Put 1quart of milk in a saucepan or stock pot. It’ll bubble up as it heats, so use a big enough pan.
While your yogurt maker may not call for the addition of nonfat dry milk to the basic recipe, we find that it helps thicken the yogurt nicely, giving it body it might otherwise lack. So, stir in 1 cup instant nonfat dry milk, the kind that dissolves easily in liquid.
Heat the milk over medium heat until it’s about 180°F; it’ll probably be bubbly around the edges.
Remove the pan from the heat. Your goal is to cool the milk to right around 110°F, so get out your instant-read thermometer, or the thermometer that came with the yogurt maker.
To speed the cooling process, place the saucepan into a larger bowl of ice and water. Or into your ice-and-water filled sink. Or pour the milk into a metal bowl, and place in another bowl filled with ice and water.
Stir the milk frequently as it cools. This will happen faster than you might think – about 10 minutes, if you put your pan in ice water.
Once the milk is at the desired temperature, pour some into a small bowl. Stir in 2 packets of starter.
Or stir in 3 tablespoons of plain yogurt containing active cultures – or however much your yogurt maker suggests.
An organic yogurt, like Stonyfield, is a great choice. Read the side of the container to make sure it lists cultures: S. thermophilus, L. bulgaricus, or the like.
Pour the starter and milk back into the pan, mix thoroughly…
…then pour the mixture from the large pan into the yogurt maker’s removable plastic inner container.
Snap on the smaller inner lid, and place the plastic container of milk into the outer container. Cover with the larger, outer lid.
Plug in the yogurt maker. The red light at the base will turn on; this tells you it’s working.
Let the yogurt “work” for 8 hours; the longer it works, the thicker it’ll be.
A cautionary note: make sure the yogurt maker is set in a quiet spot, away from the general hubbub of your kitchen. In order for the yogurt to thicken properly, it should remain absolutely still as it incubates.
Unplug the yogurt maker. Take the outside lid off, and carefully remove the inner lid to reveal thickened yogurt, with perhaps a thin layer of foam on top.
Place the container of yogurt in the refrigerator overnight, to cool and thicken some more.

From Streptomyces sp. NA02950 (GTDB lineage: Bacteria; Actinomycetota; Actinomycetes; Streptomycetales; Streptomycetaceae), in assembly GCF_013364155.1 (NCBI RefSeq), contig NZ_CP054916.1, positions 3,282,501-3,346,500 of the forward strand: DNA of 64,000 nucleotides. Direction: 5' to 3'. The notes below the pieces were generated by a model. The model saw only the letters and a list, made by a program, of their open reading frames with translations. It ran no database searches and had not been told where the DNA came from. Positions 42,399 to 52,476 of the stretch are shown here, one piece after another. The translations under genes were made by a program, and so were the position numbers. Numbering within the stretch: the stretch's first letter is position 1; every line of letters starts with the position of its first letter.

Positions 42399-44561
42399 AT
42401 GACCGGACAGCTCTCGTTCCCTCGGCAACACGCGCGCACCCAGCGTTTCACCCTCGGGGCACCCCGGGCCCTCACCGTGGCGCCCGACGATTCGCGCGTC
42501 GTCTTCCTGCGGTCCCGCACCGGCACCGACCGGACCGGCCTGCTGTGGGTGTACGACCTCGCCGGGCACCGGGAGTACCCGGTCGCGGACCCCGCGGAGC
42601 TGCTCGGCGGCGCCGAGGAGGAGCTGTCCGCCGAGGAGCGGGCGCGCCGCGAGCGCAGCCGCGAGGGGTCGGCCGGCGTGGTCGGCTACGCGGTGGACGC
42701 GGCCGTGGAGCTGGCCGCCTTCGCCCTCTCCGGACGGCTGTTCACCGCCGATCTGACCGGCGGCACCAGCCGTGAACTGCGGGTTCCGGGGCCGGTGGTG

Next day, your yogurt is ready to enjoy; stir to smooth it out, if desired.
Notice it’s thick enough to stand up a spoon. Whoever said homemade yogurt has to be thin and watery?
For thicker yogurt, drain the yogurt in the draining bag included with the yogurt maker, following the instruction book. If you’ve lost your draining bag, cheesecloth works just fine.
After about 8 hours, you should have thickened yogurt. After 12 to 16 hours, the yogurt will be thicker still: Greek-style.
Your eventual yield, from 2 quarts of prepared yogurt, is 3 to 4 cups of rich-tasting, Greek-style yogurt – thick as sour cream, and just as tasty!
View line-by-line Nutrition Insights™: Discover which ingredients contribute the calories/sodium/etc.
|Serving Size: 1 Serving (262g)|
|Recipe Makes: 4 Servings|
|Calories from Fat: 73 (36%)|
|Amt Per Serving||% DV|
|Total Fat 8.1g||11 %|
|Saturated Fat 4.7g||23 %|
|Monounsaturated Fat 2g|
|Polyunsanturated Fat 0.5g|
|Cholesterol 27.6mg||8 %|
|Sodium 179.9mg||6 %|
|Potassium 624.7mg||16 %|
|Total Carbohydrate 19g||6 %|
|Dietary Fiber 0g||0 %|
|Sugars, other 19g|
|Protein 13.4g||19 %|
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Disclaimer: Nutrition facts are derived from linked ingredients (shown at left in colored bullets) and may or may not be complete. Always consult a licensed nutritionist or doctor if you have a nutrition-related medical condition.
Calories per serving: 203
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